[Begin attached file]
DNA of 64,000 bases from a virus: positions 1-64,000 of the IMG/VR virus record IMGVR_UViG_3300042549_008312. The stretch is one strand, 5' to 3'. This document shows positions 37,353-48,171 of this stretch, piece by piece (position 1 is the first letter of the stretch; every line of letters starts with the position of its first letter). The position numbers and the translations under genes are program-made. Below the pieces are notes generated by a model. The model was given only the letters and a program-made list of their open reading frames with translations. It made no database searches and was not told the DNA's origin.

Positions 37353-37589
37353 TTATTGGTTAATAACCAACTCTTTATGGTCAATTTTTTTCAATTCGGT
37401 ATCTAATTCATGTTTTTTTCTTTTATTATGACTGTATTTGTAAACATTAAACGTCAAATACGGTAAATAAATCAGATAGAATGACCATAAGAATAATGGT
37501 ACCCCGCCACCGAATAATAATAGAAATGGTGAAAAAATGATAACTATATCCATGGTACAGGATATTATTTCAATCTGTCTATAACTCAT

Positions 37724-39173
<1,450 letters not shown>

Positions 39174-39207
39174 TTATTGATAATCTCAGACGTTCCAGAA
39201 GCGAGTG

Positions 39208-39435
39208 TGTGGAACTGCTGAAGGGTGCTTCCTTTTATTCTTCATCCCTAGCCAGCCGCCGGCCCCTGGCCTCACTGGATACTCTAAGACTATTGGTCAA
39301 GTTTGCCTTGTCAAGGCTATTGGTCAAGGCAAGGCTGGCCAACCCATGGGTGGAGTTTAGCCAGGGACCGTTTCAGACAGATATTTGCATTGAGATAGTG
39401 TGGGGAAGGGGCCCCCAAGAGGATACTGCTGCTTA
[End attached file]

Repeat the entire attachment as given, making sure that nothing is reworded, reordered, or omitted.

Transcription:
DNA of 64,000 bases from a virus: positions 1-64,000 of the IMG/VR virus record IMGVR_UViG_3300042549_008312. The stretch is one strand, 5' to 3'. This document shows positions 37,353-48,171 of this stretch, piece by piece (position 1 is the first letter of the stretch; every line of letters starts with the position of its first letter). The position numbers and the translations under genes are program-made. Below the pieces are notes generated by a model. The model was given only the letters and a program-made list of their open reading frames with translations. It made no database searches and was not told the DNA's origin.

Positions 37353-37589
37353 TTATTGGTTAATAACCAACTCTTTATGGTCAATTTTTTTCAATTCGGT
37401 ATCTAATTCATGTTTTTTTCTTTTATTATGACTGTATTTGTAAACATTAAACGTCAAATACGGTAAATAAATCAGATAGAATGACCATAAGAATAATGGT
37501 ACCCCGCCACCGAATAATAATAGAAATGGTGAAAAAATGATAACTATATCCATGGTACAGGATATTATTTCAATCTGTCTATAACTCAT

Positions 37724-39173
<1,450 letters not shown>

Positions 39174-39207
39174 TTATTGATAATCTCAGACGTTCCAGAA
39201 GCGAGTG

Positions 39208-39435
39208 TGTGGAACTGCTGAAGGGTGCTTCCTTTTATTCTTCATCCCTAGCCAGCCGCCGGCCCCTGGCCTCACTGGATACTCTAAGACTATTGGTCAA
39301 GTTTGCCTTGTCAAGGCTATTGGTCAAGGCAAGGCTGGCCAACCCATGGGTGGAGTTTAGCCAGGGACCGTTTCAGACAGATATTTGCATTGAGATAGTG
39401 TGGGGAAGGGGCCCCCAAGAGGATACTGCTGCTTA